289. Orderly Liquidation Authority Provisions of the Dodd-Frank Wall Street Reform and Consumer Protection Act, 76 Fed. Reg. at 4,209. Along these lines, the FDIC has contended that "[t]he absence of funding for continuing valuable contracts and the rights of counterparties under the Bankruptcy Code to immediately terminate [QFCs] resulted in a loss of billions of dollars in market value to the bankruptcy estate in the Lehman insolvency." Id. [Back]
292. Id. § 5390(d)(4)(A). This power is subject to the caveat that the FDIC may not make any "additional payments" to a claimant or category of claimants "that would result in any claimant receiving more than the face value amount of any claim." Id. § 5390(d)(4)(B). [Back]
293. Id. § 5390(b)(4). See also id. § 5390(h)(5)(E) (imposing the same "equitable treatment" requirement and similar exceptions when the FDIC transfers assets or liabilities to a bridge financial company). If the FDIC exercises its authority to treat similarly situated creditors differently under any of these provisions, it must file a report with the Senate Committee on Banking, Housing, and Urban Affairs and the House of Representatives Committee on Financial Services identifying the claimants that have received special treatment, the amount of any additional payments, and the reason for such action. Id. § 5383(c)(3)(A)(vi). [Back]
297. Id. § 5390(c)(1). Damages for the disaffirmance or repudiation of a contract to which a company in receivership is a party are limited to "actual direct compensatory damages," and do not include "punitive or exemplary damages," "damages for lost profits or opportunity," or "damages for pain and suffering." Id. § 5390(c)(3)(A)-(B). However, damages for the disaffirmance or repudiation of a QFC are "deemed to include normal and reasonable costs of other reasonable measures of damages utilized in the industries for such contract and agreement claims." Id. § 5390(c)(3)(C). [Back]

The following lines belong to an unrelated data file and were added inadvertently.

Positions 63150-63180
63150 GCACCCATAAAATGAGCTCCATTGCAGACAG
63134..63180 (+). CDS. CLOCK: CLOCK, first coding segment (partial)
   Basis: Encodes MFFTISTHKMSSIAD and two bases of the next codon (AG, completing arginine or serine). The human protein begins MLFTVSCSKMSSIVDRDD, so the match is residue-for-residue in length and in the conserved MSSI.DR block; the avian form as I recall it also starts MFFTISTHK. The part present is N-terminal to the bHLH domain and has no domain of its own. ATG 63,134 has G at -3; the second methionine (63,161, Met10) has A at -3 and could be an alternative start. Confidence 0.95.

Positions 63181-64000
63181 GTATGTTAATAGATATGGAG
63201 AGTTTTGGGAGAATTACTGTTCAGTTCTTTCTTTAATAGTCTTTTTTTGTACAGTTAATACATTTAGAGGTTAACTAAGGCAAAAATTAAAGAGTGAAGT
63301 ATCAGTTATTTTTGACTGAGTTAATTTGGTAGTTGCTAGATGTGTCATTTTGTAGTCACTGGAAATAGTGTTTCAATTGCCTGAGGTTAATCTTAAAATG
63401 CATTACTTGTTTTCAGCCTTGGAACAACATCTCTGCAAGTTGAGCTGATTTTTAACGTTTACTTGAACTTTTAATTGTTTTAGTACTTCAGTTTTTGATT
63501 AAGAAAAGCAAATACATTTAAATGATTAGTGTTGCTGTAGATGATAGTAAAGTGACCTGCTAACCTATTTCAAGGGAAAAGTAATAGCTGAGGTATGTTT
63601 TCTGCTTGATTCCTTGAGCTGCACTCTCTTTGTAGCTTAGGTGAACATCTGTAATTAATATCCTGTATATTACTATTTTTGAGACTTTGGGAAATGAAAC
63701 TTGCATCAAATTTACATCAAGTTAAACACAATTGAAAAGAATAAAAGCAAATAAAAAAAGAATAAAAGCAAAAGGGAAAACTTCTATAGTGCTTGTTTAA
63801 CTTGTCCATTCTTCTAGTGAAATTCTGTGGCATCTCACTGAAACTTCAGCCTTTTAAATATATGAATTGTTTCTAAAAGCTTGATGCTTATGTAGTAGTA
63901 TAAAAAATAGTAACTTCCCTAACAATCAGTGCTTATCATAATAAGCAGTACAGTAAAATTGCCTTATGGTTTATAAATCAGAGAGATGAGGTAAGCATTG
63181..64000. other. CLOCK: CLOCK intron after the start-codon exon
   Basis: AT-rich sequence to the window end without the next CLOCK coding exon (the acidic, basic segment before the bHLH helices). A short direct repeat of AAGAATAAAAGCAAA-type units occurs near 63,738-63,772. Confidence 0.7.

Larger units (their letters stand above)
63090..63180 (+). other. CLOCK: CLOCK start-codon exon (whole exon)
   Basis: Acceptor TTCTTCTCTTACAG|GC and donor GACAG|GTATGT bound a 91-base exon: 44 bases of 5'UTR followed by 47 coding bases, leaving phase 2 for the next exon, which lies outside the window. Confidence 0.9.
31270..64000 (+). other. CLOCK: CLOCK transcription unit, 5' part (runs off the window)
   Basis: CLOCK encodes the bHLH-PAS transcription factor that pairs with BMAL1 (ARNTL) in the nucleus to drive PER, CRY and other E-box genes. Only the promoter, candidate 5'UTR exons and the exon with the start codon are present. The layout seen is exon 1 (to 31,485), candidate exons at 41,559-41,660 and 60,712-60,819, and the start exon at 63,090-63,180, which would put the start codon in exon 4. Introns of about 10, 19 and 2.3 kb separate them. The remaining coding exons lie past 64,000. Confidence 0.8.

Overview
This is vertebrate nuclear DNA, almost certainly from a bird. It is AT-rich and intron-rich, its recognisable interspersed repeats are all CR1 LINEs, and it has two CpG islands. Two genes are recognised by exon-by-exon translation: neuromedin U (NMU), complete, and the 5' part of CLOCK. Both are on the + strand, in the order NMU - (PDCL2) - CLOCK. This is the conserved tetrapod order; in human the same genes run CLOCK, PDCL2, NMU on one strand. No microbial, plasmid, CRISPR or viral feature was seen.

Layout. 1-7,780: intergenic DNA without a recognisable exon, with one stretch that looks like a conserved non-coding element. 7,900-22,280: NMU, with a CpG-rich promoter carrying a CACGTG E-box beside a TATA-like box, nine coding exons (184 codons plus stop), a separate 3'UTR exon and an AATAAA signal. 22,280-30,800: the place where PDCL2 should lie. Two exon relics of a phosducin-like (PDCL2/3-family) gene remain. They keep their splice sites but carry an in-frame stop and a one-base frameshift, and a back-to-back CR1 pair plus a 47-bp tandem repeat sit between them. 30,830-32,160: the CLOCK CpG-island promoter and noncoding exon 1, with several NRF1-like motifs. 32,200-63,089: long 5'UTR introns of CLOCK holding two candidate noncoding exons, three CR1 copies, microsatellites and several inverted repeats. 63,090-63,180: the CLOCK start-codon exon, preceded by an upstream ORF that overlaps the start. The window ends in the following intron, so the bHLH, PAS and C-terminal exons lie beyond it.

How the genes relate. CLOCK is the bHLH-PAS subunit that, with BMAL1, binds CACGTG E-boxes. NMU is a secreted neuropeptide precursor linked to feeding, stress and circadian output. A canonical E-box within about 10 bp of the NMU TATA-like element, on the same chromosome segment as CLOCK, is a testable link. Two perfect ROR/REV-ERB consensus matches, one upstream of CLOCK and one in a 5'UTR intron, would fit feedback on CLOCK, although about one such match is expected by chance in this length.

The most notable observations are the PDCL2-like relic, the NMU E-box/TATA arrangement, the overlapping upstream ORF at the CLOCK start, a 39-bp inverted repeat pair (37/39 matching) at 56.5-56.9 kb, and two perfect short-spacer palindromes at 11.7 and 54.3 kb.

308. Id. § 5394(c). See also id. § 5384(a)(1) (explaining that the purpose of Title II is "to provide the necessary authority to liquidate failing financial companies that pose a significant risk to the financial stability of the United States in a manner that mitigates such risk and minimizes moral hazard," and that "[t]he authority provided in this subchapter shall be exercised in the manner that best fulfills such purpose, so that ... creditors and shareholders will bear the losses of the financial company."). [Back]
311. Id. § 5390(o)(1)(B), 5390(o)(1)(D)(i). The FDIC may extend this period if it "determines that an extension is necessary to avoid a serious adverse effect on the financial system of the United States." Id. § 5390(o)(1)(C). [Back]
312. Id. § 5390(o)(1)(D)(ii). The term "eligible financial company" is defined to mean "any bank holding company with total consolidated assets equal to or greater $50 billion and any nonbank financial company supervised by the Board of Governors [of the Federal Reserve]." Id. § 5390(o)(1)(A). The FDIC must impose such assessments pursuant to a "risk matrix" that takes into account a variety of factors, including a financial company's risk to the financial system, the extent to which the company has benefitted or likely would benefit from the orderly liquidation of a company placed into receivership, and any other risk-related factors the FDIC determines to be appropriate. Id. § 5390(o)(4). [Back]